Furthermore, you can select from a variety of vibration patterns similar to Morse code, and this, combined with the lights will identify each type of notification so it isn’t necessary to check your phone to see which it is.
Performance and Use
Overall, this relatively cheap smartband performs as a relatively cheap smartband; you pay for what you get. Sometimes the steps aren’t calculated very well, and I couldn’t gather any meaningful data from the sleep tracker.
The battery was really disappointing. I assumed that the lack of OLED screen, as the Nabu 1.0 and Nabu 2.0 have, would mean the battery would last. But even when not in use, the battery drained down over the course of two days.
The chances of the band registering a tap was also pretty slim. I’d find myself tapping at my wrist over and over trying to get it to respond. Hopefully this is a firmware issue that could be edited to have the sensitivity cranked up. The online FAQ says that you need to ensure that the face of the band is kept as level as possible while double tapping.
The Nabu X has a Handshake system, which is pretty gimmicky, and not very practical. It lets the smartband send an instant message from one wearer to another on Twitter and Facebook when they shake hands, assuming both are wearing one, sharing their contact details automatically. This seems a bit buggy, and although is a nice idea, this kind of feature will only be useful if everyone wore one and it became a social norm. Until wearable tech is more accepted, and even integral, to everyday life, this kind of feature isn’t great. But hats off to Razer for including it and giving it a trial.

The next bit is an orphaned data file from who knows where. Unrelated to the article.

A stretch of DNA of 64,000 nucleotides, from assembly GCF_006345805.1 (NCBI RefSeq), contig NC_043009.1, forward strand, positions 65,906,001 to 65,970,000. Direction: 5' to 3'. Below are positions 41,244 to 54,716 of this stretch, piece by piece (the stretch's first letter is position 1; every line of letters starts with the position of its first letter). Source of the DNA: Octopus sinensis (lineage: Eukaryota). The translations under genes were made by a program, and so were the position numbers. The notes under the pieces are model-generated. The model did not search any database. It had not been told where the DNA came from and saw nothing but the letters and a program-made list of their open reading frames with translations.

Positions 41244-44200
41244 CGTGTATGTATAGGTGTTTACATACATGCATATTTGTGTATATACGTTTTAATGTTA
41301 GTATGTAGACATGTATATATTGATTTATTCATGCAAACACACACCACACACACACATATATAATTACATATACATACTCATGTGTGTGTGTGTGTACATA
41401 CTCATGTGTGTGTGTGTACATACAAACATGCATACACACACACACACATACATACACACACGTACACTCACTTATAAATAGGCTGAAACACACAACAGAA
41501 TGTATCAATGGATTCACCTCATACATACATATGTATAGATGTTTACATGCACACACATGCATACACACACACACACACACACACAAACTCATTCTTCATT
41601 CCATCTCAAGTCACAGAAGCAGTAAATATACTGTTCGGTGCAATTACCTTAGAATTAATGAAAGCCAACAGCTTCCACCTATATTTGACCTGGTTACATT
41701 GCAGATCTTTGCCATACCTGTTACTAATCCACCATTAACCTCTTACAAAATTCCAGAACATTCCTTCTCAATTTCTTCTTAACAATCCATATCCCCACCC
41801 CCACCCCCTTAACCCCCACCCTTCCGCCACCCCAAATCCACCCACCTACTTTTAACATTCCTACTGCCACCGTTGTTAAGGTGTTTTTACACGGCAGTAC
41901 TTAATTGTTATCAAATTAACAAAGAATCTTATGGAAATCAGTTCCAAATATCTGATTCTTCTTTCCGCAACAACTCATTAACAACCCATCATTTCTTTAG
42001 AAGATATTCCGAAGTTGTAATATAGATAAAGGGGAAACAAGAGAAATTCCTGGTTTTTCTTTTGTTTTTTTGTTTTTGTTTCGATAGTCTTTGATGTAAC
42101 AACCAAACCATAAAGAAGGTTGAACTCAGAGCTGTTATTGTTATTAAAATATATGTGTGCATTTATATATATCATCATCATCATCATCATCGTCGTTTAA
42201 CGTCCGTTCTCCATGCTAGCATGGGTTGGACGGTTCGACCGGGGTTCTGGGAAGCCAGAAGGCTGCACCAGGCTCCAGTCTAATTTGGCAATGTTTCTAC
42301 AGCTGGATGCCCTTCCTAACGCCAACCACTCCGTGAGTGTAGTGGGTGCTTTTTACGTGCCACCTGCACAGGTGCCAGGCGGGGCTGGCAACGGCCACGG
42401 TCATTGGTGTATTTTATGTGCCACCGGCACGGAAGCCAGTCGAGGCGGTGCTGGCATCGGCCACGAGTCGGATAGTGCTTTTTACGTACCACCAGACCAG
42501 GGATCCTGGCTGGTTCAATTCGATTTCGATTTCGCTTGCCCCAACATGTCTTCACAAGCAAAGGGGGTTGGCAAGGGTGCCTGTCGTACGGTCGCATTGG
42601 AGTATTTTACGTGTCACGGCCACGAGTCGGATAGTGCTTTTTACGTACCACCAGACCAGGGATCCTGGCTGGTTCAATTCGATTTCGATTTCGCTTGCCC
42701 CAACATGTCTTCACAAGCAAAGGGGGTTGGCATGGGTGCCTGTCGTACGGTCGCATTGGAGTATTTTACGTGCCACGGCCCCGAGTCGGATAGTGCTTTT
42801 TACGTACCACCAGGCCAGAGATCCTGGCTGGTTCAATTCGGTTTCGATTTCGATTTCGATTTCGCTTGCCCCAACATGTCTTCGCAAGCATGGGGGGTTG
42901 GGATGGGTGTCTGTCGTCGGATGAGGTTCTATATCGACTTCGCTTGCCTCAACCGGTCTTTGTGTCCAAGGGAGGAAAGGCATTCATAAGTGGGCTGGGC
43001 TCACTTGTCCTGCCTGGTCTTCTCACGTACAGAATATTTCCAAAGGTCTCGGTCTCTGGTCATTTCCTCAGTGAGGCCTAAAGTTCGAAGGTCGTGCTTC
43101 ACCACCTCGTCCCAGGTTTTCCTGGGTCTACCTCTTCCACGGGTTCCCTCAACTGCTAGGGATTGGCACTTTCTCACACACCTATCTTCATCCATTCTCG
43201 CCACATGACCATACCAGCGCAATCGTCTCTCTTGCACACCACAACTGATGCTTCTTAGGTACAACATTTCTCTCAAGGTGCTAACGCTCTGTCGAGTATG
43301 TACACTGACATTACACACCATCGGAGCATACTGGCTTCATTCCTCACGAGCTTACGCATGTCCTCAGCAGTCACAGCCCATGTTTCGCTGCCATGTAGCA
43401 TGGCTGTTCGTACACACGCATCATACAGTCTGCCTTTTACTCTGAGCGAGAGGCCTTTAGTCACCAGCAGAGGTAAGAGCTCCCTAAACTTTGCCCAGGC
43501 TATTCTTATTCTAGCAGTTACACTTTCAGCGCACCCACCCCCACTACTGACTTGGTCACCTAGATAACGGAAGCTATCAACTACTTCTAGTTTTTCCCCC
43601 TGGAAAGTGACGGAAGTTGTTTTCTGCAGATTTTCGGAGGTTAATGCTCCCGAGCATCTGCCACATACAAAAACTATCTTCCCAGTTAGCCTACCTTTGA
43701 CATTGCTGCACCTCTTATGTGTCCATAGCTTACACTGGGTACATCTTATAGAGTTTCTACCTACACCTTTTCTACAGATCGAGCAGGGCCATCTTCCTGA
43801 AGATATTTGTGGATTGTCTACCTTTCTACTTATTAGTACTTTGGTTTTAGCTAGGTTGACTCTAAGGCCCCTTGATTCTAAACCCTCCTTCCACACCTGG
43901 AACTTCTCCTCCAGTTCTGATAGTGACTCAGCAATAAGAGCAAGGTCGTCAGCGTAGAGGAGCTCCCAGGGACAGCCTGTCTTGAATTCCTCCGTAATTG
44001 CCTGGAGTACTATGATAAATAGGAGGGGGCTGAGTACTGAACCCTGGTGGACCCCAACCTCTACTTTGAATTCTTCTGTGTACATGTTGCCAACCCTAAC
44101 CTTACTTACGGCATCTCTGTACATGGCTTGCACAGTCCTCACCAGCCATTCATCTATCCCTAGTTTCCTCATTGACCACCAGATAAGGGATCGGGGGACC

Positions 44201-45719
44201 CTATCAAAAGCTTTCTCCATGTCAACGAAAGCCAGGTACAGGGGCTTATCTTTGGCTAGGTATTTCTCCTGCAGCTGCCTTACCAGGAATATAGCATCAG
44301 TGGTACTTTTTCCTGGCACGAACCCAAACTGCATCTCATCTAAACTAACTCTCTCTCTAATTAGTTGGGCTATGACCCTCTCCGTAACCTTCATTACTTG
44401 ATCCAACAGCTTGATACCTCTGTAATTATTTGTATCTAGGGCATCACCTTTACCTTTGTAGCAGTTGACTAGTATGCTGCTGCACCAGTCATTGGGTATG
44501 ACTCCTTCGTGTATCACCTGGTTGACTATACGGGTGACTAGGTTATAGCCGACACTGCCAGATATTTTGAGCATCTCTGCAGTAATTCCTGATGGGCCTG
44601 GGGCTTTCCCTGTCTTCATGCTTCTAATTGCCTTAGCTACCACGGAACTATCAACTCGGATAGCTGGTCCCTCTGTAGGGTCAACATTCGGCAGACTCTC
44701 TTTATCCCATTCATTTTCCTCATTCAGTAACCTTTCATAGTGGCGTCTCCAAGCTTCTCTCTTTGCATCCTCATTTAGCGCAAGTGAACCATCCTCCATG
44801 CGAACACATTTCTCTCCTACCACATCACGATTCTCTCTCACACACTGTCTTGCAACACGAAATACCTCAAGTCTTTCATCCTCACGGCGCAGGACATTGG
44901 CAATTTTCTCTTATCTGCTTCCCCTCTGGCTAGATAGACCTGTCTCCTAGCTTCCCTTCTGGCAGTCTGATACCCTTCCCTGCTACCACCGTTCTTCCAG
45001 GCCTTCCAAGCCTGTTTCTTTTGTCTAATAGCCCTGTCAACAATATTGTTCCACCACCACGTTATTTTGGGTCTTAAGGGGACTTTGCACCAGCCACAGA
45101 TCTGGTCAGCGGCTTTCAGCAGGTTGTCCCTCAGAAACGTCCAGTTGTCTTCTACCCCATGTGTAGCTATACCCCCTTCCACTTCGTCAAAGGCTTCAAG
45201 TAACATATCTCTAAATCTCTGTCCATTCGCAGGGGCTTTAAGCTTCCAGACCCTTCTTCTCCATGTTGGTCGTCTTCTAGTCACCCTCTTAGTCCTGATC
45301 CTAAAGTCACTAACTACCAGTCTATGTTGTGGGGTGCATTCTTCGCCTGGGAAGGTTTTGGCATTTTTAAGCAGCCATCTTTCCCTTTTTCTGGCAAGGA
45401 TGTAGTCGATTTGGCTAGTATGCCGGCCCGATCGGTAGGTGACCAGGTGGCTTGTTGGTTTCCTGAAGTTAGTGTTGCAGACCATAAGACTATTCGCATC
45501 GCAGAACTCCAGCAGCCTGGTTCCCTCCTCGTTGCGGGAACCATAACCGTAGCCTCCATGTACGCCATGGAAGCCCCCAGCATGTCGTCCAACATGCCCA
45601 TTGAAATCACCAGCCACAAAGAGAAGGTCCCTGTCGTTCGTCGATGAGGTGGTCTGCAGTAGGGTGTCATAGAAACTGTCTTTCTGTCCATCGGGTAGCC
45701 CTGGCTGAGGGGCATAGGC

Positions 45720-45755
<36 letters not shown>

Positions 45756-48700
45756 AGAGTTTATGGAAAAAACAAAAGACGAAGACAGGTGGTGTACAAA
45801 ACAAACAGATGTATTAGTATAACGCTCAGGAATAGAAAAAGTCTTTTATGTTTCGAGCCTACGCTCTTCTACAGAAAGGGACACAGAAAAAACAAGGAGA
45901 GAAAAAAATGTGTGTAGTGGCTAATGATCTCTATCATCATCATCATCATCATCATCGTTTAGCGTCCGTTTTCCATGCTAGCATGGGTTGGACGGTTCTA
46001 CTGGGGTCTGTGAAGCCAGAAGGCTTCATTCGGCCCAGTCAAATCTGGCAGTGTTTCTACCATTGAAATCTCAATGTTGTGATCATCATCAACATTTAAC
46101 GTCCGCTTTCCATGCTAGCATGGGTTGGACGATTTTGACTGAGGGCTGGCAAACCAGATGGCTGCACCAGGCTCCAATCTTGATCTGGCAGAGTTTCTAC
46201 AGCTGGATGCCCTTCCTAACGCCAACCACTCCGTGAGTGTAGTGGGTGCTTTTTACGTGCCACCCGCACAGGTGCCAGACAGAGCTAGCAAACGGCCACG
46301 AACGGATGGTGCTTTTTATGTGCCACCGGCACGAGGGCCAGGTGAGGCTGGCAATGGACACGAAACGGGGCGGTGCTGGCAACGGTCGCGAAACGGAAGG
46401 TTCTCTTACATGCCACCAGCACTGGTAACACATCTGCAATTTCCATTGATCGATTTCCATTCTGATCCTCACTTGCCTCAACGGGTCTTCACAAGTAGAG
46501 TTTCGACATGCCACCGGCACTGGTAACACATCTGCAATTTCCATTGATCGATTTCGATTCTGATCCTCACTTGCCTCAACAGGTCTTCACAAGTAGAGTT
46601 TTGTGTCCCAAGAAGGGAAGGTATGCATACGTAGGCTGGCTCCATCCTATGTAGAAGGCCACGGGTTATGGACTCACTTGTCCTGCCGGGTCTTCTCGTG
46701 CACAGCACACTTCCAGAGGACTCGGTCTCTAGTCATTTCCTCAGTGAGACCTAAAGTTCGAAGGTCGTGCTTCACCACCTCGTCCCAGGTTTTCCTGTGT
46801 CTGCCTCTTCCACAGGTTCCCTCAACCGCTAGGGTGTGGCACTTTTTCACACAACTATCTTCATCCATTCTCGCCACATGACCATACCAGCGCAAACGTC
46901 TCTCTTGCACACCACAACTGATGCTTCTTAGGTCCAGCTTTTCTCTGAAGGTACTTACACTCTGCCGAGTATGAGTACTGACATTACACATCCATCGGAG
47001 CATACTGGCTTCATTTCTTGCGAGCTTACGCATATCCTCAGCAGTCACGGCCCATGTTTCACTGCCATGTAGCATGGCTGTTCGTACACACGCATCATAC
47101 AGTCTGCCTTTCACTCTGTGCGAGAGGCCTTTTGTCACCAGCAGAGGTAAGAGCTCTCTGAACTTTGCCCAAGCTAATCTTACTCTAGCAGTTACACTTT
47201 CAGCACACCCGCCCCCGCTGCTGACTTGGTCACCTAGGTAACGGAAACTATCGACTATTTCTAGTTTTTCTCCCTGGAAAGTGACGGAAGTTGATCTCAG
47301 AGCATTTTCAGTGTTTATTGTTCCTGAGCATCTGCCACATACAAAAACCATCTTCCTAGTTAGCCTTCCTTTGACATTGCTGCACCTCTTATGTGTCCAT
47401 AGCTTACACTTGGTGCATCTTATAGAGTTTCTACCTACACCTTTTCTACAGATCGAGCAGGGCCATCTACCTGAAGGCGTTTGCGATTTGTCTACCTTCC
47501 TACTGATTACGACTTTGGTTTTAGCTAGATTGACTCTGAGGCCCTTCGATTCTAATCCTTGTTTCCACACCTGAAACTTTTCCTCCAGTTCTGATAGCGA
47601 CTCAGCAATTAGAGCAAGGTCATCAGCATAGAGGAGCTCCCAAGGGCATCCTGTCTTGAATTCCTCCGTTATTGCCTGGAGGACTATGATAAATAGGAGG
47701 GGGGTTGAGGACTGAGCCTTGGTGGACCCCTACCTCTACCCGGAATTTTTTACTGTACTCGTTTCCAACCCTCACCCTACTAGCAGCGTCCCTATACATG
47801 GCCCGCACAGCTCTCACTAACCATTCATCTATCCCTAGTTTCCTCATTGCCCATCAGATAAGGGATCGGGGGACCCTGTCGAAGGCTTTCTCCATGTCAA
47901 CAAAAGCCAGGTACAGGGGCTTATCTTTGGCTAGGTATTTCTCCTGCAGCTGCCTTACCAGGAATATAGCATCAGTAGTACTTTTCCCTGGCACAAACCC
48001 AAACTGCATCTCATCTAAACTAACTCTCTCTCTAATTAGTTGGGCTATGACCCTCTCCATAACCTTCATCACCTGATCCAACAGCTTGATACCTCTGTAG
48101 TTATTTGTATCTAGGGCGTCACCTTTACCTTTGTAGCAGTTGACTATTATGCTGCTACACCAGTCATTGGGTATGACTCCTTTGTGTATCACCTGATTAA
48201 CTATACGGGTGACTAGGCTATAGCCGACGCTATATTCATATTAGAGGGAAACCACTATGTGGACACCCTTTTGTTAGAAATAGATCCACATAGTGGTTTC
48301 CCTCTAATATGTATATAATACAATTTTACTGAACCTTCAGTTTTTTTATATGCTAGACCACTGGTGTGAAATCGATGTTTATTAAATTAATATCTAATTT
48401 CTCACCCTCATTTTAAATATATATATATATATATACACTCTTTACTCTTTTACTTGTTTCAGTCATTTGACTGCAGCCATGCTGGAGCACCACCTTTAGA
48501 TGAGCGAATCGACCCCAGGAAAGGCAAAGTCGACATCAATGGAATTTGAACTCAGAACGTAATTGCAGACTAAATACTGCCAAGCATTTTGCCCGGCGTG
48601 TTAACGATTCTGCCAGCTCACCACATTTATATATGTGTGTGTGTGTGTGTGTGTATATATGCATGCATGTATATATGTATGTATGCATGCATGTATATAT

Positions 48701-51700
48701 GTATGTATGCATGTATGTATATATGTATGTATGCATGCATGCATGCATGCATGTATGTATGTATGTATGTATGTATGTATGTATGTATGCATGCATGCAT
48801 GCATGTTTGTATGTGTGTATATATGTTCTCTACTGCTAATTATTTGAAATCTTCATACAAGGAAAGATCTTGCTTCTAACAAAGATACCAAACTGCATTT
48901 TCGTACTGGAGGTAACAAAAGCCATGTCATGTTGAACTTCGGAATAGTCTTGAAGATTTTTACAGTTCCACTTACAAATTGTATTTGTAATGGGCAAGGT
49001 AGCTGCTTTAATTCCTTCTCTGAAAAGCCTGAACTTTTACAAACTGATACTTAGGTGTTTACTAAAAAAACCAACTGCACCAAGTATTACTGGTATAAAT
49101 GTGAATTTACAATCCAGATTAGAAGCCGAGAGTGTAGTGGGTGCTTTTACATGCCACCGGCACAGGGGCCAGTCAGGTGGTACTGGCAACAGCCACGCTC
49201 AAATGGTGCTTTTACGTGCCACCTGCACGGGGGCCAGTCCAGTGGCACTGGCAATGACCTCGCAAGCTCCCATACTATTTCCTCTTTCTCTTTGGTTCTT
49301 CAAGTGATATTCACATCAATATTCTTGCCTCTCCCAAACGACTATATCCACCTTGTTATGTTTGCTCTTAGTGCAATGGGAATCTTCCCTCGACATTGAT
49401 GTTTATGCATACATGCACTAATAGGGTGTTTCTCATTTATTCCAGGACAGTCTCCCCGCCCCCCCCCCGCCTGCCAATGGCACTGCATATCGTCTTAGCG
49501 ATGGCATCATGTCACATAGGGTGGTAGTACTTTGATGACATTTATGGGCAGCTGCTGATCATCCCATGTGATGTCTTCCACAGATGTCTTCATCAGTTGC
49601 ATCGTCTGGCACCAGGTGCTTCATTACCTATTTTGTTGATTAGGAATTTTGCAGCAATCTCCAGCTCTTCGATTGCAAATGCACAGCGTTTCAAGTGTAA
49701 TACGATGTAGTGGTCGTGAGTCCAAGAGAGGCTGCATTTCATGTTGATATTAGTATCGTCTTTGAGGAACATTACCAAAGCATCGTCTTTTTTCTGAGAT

The Nabu X can be used with a device running iOS7 and higher, or Android 4.3 and higher.
Use for a gamer
Razer are known for their premium gaming products, so it stands to reason that the customers most likely to buy from the company will be gamers. With that in mind, the Nabu X isn’t likely to get in the way when gaming on a keyboard, and especially not when using a console controller.
But is it useful? The device will stop people having to check their phones to see what kind of notification they have received, but the lack of screen means that they cannot view what the notification is, nor make any form of interaction with it without taking their phone out their pocket.
However, while the vibration and the lights on the wrist might be very distracting for some, possibly putting people off while gaming, I didn’t find it too distracting and it means you can identify what app is contacting you, and make the decision as to whether it is worth pausing the game to check your phone.
In terms of value, the Nabu X is very good. You can pick it up for about £30, but some places charge more, so make sure you shop around to get the best deal. You pay for what you get, and although the device isn’t stellar and didn’t blow me away, the price reflects this, so I think it is perfectly priced.
I have mixed feelings towards the Nabu X. I don’t think it is a good fitness tracker, although the notification system is quite nice. A screen, as with the Razer Nabu 1.0 and 2.0 would greatly improve it, but then part of the point of the X seems to be to try something different to these other smartbands.
Furthermore, the price is perfect. If it was over charged, I’d expect a lot more, but it is an honest, cheap and cheerful product that doesn’t pretend to be anything it isn’t. It is just a shame it picks up dust so easily.